Open Exchange App Managed-Language-Extensions

Primary tabs

Clean-up your %ZLANG****
This an extraordinary feature of Caché and IRIS
The guide “Extending Languages with %ZLANG Routines” tells you all details you need to know.
EXCEPT: How to do it in a clean way.

This example of a %ZLANGC00.mac may show a possible approach
to get an easy to overview and to manage setup.
With less than 50 lines of code you might not be affected.
But if your Studio shows close to 1000 rows or more you may get in troubles.

My recommendation is simple.
Instead of adding line by line commands and it's code
you isolate each command and its code into a separate Include file.

And what is left in your %ZLANG* Routines is simple and easy to overview list of
included customized Commands, Functions, Variables
See the details in an example for %ZLANGC00.

BTW: #include can do more than just host #define, .. for $$$_references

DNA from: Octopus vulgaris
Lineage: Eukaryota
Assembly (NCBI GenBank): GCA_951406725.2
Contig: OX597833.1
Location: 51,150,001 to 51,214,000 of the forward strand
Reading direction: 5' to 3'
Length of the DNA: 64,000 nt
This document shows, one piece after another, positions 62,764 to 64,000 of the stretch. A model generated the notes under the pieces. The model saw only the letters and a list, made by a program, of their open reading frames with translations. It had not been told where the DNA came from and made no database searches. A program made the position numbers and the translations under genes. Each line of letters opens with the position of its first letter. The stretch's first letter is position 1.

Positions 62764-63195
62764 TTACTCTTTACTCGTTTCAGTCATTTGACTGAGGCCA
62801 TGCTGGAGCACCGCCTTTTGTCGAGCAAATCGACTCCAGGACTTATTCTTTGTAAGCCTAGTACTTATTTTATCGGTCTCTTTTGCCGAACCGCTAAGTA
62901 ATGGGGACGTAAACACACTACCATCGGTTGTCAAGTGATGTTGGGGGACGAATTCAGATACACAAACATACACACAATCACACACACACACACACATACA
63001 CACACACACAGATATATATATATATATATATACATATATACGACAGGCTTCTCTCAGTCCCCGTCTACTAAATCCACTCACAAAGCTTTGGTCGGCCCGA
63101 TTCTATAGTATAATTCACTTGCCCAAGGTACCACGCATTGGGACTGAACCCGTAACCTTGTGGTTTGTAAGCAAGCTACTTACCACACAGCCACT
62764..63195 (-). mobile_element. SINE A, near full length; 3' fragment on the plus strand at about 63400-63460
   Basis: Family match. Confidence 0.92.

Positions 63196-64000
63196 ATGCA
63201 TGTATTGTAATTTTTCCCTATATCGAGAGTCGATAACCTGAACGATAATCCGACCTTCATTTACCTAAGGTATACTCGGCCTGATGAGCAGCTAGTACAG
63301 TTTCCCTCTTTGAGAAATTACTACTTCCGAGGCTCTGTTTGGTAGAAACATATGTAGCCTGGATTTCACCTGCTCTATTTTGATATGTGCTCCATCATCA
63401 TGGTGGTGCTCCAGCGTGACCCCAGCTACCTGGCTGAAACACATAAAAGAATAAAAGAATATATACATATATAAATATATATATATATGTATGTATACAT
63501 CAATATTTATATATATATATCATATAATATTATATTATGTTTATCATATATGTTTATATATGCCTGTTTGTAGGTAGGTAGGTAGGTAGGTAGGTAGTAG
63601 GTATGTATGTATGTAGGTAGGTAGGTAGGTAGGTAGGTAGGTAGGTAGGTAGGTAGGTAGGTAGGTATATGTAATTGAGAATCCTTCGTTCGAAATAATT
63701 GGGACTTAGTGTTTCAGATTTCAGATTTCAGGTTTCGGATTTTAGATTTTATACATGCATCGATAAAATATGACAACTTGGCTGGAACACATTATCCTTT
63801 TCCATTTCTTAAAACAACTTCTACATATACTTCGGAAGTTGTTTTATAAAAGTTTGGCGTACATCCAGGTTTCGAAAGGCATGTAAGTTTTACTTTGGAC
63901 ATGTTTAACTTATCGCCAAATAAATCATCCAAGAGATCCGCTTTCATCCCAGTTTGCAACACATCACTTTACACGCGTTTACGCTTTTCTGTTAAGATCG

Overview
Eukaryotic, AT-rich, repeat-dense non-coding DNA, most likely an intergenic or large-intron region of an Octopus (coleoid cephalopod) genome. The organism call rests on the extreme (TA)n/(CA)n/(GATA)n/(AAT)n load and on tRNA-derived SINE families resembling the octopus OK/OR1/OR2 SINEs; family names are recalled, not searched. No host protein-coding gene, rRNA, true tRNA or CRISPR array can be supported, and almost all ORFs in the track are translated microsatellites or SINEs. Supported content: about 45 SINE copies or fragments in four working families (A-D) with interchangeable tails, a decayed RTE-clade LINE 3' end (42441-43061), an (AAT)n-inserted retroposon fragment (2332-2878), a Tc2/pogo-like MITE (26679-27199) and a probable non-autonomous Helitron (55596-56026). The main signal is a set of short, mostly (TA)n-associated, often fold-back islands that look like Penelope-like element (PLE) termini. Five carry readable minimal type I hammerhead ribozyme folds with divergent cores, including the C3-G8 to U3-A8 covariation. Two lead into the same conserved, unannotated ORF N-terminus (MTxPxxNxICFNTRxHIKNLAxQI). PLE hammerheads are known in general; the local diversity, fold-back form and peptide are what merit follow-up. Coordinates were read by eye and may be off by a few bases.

Any reason to store code in INC instead of MAC or even better - classmethods?

CLANG would contain one line calls to the classmethods.

While you could use INC, I'm not sure why one would prefer doing it this way.

  • All doc said for decades you have to use for language extensions.
  • the closes to .inc was  .mac almost  identic to .int
  • and the  single .obj generated from .inc  stays in memory since start up
  • using .inc allows to organize %ZLANGC00 like a shopping list which is comfortable if the generate .int ends up in many hundred lines of code. and is almost unreadable.

So far for history.
Today where neither memory nor disk access is really relevant this isn't important anymore.
The whole concept of language extensions isn't relevant anymore. Any class method could do it.
I guess no one starting today will use it anymore.
BUT there are some millions of lines of code out in the field that make use of it.

So the suggestion doesn't address fresh starters,
but those that follow up the "great" designers from the last millennium that have
left back that type of code to their (poor) successors.

But old code is everywhere.
Take a look on %R* and %G* utilities and enjoy old style coding. (DO with dots )